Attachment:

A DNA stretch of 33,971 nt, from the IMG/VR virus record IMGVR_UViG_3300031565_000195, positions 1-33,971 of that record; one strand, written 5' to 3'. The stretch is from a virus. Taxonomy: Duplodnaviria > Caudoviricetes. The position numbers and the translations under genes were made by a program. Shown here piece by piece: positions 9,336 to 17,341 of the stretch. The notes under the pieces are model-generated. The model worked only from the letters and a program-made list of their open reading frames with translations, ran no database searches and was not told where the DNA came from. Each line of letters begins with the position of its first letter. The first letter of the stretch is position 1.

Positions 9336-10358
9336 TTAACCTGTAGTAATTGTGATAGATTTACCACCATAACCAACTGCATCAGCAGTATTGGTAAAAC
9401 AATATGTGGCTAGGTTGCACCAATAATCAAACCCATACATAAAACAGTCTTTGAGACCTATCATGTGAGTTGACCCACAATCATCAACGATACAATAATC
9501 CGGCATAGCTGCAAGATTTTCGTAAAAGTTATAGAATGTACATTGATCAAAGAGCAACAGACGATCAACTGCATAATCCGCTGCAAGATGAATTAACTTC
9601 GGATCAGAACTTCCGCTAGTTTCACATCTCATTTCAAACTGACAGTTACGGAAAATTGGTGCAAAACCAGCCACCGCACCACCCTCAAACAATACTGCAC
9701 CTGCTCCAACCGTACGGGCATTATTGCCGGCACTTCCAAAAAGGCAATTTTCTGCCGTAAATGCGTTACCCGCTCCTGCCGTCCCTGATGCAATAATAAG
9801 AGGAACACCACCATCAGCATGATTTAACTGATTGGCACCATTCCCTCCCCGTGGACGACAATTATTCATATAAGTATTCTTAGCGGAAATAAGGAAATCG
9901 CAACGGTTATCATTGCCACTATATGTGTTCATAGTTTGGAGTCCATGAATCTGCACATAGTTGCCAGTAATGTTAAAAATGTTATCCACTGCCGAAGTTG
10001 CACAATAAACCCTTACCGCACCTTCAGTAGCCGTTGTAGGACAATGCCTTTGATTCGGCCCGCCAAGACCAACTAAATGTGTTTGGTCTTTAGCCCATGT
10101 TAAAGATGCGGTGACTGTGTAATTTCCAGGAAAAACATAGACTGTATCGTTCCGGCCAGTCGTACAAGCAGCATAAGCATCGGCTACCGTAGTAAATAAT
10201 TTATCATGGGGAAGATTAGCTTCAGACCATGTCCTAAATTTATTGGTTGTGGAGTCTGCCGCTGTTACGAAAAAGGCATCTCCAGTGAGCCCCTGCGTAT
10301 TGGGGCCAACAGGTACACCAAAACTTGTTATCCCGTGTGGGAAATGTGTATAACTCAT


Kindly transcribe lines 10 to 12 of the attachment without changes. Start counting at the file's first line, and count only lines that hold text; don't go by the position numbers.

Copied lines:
10001 CACAATAAACCCTTACCGCACCTTCAGTAGCCGTTGTAGGACAATGCCTTTGATTCGGCCCGCCAAGACCAACTAAATGTGTTTGGTCTTTAGCCCATGT
10101 TAAAGATGCGGTGACTGTGTAATTTCCAGGAAAAACATAGACTGTATCGTTCCGGCCAGTCGTACAAGCAGCATAAGCATCGGCTACCGTAGTAAATAAT
10201 TTATCATGGGGAAGATTAGCTTCAGACCATGTCCTAAATTTATTGGTTGTGGAGTCTGCCGCTGTTACGAAAAAGGCATCTCCAGTGAGCCCCTGCGTAT